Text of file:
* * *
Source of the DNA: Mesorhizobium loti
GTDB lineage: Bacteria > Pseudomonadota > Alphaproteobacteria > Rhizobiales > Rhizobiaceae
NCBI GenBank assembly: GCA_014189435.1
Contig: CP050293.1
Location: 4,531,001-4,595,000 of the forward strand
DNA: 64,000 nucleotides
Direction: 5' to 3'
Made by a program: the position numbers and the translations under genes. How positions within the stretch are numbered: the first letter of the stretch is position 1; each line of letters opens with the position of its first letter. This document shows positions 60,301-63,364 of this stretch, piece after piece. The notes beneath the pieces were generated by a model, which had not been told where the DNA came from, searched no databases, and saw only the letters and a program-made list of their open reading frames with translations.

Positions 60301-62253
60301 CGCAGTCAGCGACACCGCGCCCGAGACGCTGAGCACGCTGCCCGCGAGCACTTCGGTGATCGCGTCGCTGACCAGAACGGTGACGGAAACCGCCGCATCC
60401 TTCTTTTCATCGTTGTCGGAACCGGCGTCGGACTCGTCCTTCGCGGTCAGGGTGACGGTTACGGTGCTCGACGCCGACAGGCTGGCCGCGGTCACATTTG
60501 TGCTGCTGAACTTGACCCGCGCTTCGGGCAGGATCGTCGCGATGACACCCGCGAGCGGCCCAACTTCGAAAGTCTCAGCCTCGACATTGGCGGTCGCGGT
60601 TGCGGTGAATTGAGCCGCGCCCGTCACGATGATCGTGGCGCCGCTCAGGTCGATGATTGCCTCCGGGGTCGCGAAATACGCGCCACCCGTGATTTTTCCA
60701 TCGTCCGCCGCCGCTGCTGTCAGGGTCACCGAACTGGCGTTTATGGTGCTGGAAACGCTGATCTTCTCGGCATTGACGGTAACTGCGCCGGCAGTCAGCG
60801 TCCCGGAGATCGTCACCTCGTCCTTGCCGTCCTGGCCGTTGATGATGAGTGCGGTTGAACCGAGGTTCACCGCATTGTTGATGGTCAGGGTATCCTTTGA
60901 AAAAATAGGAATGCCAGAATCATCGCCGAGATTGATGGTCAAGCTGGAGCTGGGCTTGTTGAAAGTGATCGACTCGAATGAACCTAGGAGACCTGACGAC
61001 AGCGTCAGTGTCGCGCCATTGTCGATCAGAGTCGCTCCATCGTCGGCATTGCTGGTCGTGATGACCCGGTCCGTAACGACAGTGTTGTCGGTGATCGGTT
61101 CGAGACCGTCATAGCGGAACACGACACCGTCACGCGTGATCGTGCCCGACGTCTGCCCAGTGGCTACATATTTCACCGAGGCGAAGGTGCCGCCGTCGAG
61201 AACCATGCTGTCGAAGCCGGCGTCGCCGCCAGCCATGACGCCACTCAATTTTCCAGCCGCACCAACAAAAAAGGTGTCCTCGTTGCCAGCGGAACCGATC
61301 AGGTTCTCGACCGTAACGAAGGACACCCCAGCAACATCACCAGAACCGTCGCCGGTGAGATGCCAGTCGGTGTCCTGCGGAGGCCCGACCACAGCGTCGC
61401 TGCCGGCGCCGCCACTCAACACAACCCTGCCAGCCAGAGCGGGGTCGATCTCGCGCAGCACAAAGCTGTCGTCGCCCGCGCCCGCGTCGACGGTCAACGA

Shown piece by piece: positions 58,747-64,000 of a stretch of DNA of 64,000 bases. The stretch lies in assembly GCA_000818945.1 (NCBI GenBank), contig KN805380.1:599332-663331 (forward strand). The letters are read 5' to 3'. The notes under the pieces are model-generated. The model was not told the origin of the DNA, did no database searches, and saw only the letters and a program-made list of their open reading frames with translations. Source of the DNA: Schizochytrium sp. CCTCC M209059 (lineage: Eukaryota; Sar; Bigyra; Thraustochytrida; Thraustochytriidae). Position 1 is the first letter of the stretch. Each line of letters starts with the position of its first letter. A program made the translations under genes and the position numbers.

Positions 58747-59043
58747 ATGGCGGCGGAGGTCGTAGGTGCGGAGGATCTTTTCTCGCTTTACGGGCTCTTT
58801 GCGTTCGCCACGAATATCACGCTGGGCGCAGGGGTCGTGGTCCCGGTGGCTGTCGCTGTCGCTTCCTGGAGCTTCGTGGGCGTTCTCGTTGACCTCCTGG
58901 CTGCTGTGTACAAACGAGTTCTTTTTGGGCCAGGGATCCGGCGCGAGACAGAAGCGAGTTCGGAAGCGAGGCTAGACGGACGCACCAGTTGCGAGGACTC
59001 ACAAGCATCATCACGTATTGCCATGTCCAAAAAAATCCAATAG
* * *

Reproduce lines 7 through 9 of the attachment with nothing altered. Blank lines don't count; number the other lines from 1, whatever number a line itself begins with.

Direction: 5' to 3'
Made by a program: the position numbers and the translations under genes. How positions within the stretch are numbered: the first letter of the stretch is position 1; each line of letters opens with the position of its first letter. This document shows positions 60,301-63,364 of this stretch, piece after piece. The notes beneath the pieces were generated by a model, which had not been told where the DNA came from, searched no databases, and saw only the letters and a program-made list of their open reading frames with translations.

Positions 60301-62253